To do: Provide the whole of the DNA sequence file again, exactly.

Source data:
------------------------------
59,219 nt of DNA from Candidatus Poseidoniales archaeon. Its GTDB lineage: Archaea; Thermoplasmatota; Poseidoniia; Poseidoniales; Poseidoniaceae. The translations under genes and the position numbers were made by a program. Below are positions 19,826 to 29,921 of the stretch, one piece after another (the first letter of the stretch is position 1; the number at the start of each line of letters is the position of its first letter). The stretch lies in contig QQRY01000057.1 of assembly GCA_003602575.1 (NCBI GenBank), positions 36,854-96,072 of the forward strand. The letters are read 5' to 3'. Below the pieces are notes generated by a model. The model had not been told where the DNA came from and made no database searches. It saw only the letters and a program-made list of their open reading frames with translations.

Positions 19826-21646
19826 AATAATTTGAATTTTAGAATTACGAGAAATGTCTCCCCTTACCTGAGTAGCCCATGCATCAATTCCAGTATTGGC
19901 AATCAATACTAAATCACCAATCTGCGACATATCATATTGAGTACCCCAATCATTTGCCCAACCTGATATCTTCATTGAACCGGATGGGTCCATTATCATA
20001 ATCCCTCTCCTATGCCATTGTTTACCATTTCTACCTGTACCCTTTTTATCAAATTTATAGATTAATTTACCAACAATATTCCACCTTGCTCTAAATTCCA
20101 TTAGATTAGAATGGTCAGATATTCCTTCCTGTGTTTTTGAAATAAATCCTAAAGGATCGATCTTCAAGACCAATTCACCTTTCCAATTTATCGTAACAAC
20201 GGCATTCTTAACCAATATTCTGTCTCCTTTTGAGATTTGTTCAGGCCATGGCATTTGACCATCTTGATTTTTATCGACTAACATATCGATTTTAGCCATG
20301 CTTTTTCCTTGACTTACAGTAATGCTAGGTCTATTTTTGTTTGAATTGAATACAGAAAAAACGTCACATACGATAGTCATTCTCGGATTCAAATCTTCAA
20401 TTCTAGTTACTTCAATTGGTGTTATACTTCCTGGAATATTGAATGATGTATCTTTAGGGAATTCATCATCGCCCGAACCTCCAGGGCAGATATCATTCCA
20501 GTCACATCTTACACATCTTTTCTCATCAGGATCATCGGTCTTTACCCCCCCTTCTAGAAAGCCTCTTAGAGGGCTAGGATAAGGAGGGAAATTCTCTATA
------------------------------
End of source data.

59,219 nt of DNA from Candidatus Poseidoniales archaeon. Its GTDB lineage: Archaea; Thermoplasmatota; Poseidoniia; Poseidoniales; Poseidoniaceae. The translations under genes and the position numbers were made by a program. Below are positions 19,826 to 29,921 of the stretch, one piece after another (the first letter of the stretch is position 1; the number at the start of each line of letters is the position of its first letter). The stretch lies in contig QQRY01000057.1 of assembly GCA_003602575.1 (NCBI GenBank), positions 36,854-96,072 of the forward strand. The letters are read 5' to 3'. Below the pieces are notes generated by a model. The model had not been told where the DNA came from and made no database searches. It saw only the letters and a program-made list of their open reading frames with translations.

Positions 19826-21646
19826 AATAATTTGAATTTTAGAATTACGAGAAATGTCTCCCCTTACCTGAGTAGCCCATGCATCAATTCCAGTATTGGC
19901 AATCAATACTAAATCACCAATCTGCGACATATCATATTGAGTACCCCAATCATTTGCCCAACCTGATATCTTCATTGAACCGGATGGGTCCATTATCATA
20001 ATCCCTCTCCTATGCCATTGTTTACCATTTCTACCTGTACCCTTTTTATCAAATTTATAGATTAATTTACCAACAATATTCCACCTTGCTCTAAATTCCA
20101 TTAGATTAGAATGGTCAGATATTCCTTCCTGTGTTTTTGAAATAAATCCTAAAGGATCGATCTTCAAGACCAATTCACCTTTCCAATTTATCGTAACAAC
20201 GGCATTCTTAACCAATATTCTGTCTCCTTTTGAGATTTGTTCAGGCCATGGCATTTGACCATCTTGATTTTTATCGACTAACATATCGATTTTAGCCATG
20301 CTTTTTCCTTGACTTACAGTAATGCTAGGTCTATTTTTGTTTGAATTGAATACAGAAAAAACGTCACATACGATAGTCATTCTCGGATTCAAATCTTCAA
20401 TTCTAGTTACTTCAATTGGTGTTATACTTCCTGGAATATTGAATGATGTATCTTTAGGGAATTCATCATCGCCCGAACCTCCAGGGCAGATATCATTCCA
20501 GTCACATCTTACACATCTTTTCTCATCAGGATCATCGGTCTTTACCCCCCCTTCTAGAAAGCCTCTTAGAGGGCTAGGATAAGGAGGGAAATTCTCTATA